Foundations of Financial Planning: Part I, Behavior > Everything Else

Financial Planning

Jan 31, 2024

Before moving forward with designing a financial plan, we must understand the actions (or inactions) that got you where you are today. By doing this you can better understand the behaviors, emotions, and habits that help you move toward your financial goals as well as those that don’t. Financial planning is about building a process around how YOU think about money. It can’t be found in a textbook or created by an algorithm. There is no one size fits all strategy. Having a process designed for how you think allows you to be more methodical, disciplined, and long-term oriented. Simply put, a good process helps us remove decisions and think LESS about money. This is essential to having good outcomes. Why? Because while many in our industry won’t admit this, the truth is our behaviors, emotions, and mindset when it comes to money will have the biggest long-term impact on our financial outcomes. We need to plan accordingly.

Most of our habits and internal narratives come from when we are young. What we learned from those who raised us and our earliest experiences with money have a huge impact on each of us. We tend to build hardwired habits and tell ourselves stories early on in life, and then repeat them from then on without even really knowing it. These early influences shape our view of the world and inform our financial decisions. While this topic may not be particularly interesting (or comfortable) for everyone, no one is exempt from this fact. As Morgan Housel wrote in his book The Psychology of Money: “Your personal experiences make up maybe 0.00000001% of what’s happened in the world but maybe 80% of how you think the world works.”

For example, do you constantly struggle to spend within your means, or throw your hands up with thoughts like “I’ll never get out of debt”? Are you always taking big financial risks, or day trading based on what you think will happen next? Maybe you have too much cash sitting in a savings account to give you a feeling of security. Perhaps you tend to avoid thinking about money all together because it triggers stress. These are the types of recurring behaviors that are rooted in our subconscious for one reason or another. Trying to better understand the “operating system” that is our subconscious mind and how it is dictating our outcomes allows us to make better decisions. If we can identify our patterns of behavior, then we can make changes that work to our advantage and build a plan around them.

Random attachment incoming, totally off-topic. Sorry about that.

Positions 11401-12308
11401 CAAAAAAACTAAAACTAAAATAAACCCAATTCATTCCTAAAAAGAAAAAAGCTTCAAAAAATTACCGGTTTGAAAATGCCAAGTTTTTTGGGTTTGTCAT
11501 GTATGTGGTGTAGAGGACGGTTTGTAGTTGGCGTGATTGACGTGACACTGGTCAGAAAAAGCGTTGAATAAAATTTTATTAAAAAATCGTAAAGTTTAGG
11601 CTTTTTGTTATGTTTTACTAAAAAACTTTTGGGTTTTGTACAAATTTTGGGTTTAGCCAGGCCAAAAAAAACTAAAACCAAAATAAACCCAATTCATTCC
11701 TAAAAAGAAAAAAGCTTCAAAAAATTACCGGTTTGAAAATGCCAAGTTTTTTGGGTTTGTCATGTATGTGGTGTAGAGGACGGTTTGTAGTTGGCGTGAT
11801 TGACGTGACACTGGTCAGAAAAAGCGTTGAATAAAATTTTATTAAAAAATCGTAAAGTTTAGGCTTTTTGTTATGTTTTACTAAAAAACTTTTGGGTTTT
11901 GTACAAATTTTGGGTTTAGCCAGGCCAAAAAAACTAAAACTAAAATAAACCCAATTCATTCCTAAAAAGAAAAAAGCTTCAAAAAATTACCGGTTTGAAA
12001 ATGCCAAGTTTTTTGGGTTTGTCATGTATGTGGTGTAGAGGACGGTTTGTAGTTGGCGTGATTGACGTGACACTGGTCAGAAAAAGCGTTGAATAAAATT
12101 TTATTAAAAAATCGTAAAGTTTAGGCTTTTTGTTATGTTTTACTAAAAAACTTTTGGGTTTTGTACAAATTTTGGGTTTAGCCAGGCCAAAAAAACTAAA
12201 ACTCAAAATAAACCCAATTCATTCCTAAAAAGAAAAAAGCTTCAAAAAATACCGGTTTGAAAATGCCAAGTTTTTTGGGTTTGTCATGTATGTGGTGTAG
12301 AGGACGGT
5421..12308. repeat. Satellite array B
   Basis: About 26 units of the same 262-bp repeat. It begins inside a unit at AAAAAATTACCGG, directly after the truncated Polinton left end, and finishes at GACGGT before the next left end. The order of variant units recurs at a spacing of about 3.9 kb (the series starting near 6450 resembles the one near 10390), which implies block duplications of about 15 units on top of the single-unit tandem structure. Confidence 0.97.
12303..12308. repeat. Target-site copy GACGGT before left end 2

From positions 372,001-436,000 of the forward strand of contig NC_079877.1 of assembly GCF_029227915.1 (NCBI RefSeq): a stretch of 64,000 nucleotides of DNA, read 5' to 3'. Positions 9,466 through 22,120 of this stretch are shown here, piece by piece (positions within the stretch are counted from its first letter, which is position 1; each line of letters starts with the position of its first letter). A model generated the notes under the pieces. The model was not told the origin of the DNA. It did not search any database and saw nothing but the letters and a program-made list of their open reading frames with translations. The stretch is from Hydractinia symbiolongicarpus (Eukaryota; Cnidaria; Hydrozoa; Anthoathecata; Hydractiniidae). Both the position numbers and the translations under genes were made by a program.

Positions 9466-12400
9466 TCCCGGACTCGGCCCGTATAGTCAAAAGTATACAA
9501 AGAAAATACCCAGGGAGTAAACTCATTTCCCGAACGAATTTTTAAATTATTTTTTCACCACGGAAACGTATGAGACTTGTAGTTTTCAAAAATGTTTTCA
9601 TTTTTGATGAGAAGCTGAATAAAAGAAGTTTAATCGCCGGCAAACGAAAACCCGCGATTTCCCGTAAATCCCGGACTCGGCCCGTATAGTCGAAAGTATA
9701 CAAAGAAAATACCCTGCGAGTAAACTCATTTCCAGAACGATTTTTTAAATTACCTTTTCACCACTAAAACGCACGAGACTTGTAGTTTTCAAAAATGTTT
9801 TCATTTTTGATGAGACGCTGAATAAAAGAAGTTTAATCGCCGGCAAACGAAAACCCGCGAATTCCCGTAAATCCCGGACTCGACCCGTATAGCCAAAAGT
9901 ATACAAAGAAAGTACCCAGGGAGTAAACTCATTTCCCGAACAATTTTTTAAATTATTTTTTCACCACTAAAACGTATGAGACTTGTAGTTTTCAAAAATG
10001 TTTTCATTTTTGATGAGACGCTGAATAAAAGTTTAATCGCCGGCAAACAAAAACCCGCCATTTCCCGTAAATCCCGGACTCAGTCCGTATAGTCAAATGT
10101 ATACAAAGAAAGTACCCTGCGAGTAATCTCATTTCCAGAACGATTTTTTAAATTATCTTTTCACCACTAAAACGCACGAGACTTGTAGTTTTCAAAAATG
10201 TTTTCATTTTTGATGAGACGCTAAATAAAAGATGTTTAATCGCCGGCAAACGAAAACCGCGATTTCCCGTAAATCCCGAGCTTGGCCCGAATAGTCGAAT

We all think we are rational, logical, and that we understand what we are thinking and the reasons we make decisions. This is simply not the case. A 2005 study by the National Science Foundation found that 95% of decisions are made by the subconscious mind up to seven seconds before we are consciously aware of the decision being made. This means that our conscious rational mind based in the prefrontal cortex part of our brain is in control a measly 5% of the time! This may all sound like a little much, but the overall point is this: before deciding on specific investment, tax-planning, or retirement strategies, your habits and beliefs with money must be well understood.

We all view risk and reward through our own unique lens rooted in our personal experiences. There is a reason it is called personal finance. Therefore, financial planning can’t have ironclad laws or rules like physics and engineering. Everyone’s perspective is different. It is also why a good financial plan must take into account not only your individualized situation, but also your distinct perspective when it comes to money and decision-making. What is right for someone else is not necessarily right for you.

As a general rule, if someone is insisting that only one specific product is the answer, chances are they are selling something. Calling a 1-800 number to have a planning conversation will probably lack the necessary nuance and context needed to really understand your personal situation. By engaging with a fiduciary advisor who spends time asking questions, building a relationship, and understanding how you think about money, you can bring in a trusted outside perspective whose interests are aligned with yours. We all have different goals, worries, and personal histories. A good financial plan takes these into account. To plan for the future, we first need to understand our past.


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